Q. Hi Jordan,
Do you have any suggestions/secrets/tips/tricks for cleaning up broken glass gracefully? I mean, I usually just grab a dustpan and tell everyone to “WATCH OUT!”, but I feel you may have some better etiquette for a hostess to employ.
A. I have both been the breaker and the cleaner-upper many, many times, and it’s true: you’d think it’d be the one who shattered the glass who’s mortified, but they’re probably a sheet or two to the wind, and mini-disasters of this sort are often just as embarrassing for the hostess, who wants her guests to feel comfortable and relaxed. Fortunately, you’re probably starting from a place where the primary goal of everyone involved is to make sure that the other party is happy…and that’s a good jumping-off point for pretty much any potentially awkward situation.
If you’re The Hostess:
The Goal: To minimize awkwardness and return to a party at which your guests (all of them – even the glass-breaker) feel festive and comfortable as quickly as possible.
Do: Focus on making your guest feel better immediately: allow them to help you clean up if they insist, but be speedy about it and get them sitting down again with a fresh glass of whatever in their hand ASAP. Even if your heart is breaking over what’s been broken, this is really not a great time to show it; be as dismissive about the mishap as possible in front of your guests, and remember that it was your choice to throw a party…and to call glassware with the potential to break your heart into action.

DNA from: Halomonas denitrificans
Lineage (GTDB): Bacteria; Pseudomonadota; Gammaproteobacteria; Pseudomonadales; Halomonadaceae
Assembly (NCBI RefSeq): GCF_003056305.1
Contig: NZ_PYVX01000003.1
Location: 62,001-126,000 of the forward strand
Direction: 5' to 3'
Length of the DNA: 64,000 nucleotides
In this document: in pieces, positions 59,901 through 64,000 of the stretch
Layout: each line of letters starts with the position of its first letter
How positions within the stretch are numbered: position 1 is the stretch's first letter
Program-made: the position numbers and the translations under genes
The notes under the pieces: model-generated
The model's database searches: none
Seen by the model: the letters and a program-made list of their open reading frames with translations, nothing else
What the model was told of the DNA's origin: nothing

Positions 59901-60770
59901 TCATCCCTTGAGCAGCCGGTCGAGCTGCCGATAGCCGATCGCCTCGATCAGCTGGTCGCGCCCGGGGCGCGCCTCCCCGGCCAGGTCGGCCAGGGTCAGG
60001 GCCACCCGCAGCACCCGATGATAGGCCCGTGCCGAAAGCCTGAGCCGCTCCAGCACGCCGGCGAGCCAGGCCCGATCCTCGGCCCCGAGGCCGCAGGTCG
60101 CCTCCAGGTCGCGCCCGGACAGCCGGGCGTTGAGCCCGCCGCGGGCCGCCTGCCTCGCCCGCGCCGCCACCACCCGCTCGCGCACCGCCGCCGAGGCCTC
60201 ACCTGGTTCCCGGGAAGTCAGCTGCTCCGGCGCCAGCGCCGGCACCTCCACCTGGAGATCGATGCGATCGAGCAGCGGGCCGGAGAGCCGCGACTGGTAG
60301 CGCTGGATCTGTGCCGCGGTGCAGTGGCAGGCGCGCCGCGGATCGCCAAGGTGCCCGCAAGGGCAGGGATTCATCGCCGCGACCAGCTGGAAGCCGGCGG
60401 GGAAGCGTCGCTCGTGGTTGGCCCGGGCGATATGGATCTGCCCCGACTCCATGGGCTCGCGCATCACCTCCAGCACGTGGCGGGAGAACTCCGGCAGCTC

Don’t: Ask your guest to replace the glass. And if they offer, decline. Like I said, part of throwing a party is accepting that there may be a little fallout, and I never use glasses that I’d cry over if I have more than four people around my table, because too many elbows = near-certain disaster. (In fact, for larger parties I just skip the breakables entirely and go for pretty plastic cups – yes, they exist.) If they replace it anyway…well, that’s lovely of them, and you should accept the gesture and be happy that you have such a fabulously well-mannered friend.
If you’re The Klutz:
The Goal: To let your hostess know that you’re sorry for the mishap while keeping drama at a minimum (in other words, not bringing the entire party to a complete standstill by running around with paper towels and shouting out apologies for the next hour).
Do: Say that you’re sorry and help to clean up the mess, but don’t keep apologizing all night long; this just makes everything even more awkward. Once the glass is in the trash, consider the matter closed. That said, if the glass looks particularly expensive or special, you may want to replace it. I think it’s an even more gracious gesture to send on a replacement without asking the hostess if she’d like you to (since she’ll probably decline; see above), but if you can’t locate a match, consider just sending her a bottle of wine or a small gift with a note that says something like “Since that one was was on you(r floor), this one’s on me!”
Don’t: Sit back, relax, and watch your hostess scrub the floorboards on her own. Even if she says not to help her, at least make an effort to assist in wrangling the problem.
One more thing: if the spillage resulted in grievous damage (red wine on a white couch, say), you should definitely at least offer to pay for a cleaning. (Also, if you are hosting a party and you own a white couch: please, for the love of god, don’t serve red wine.)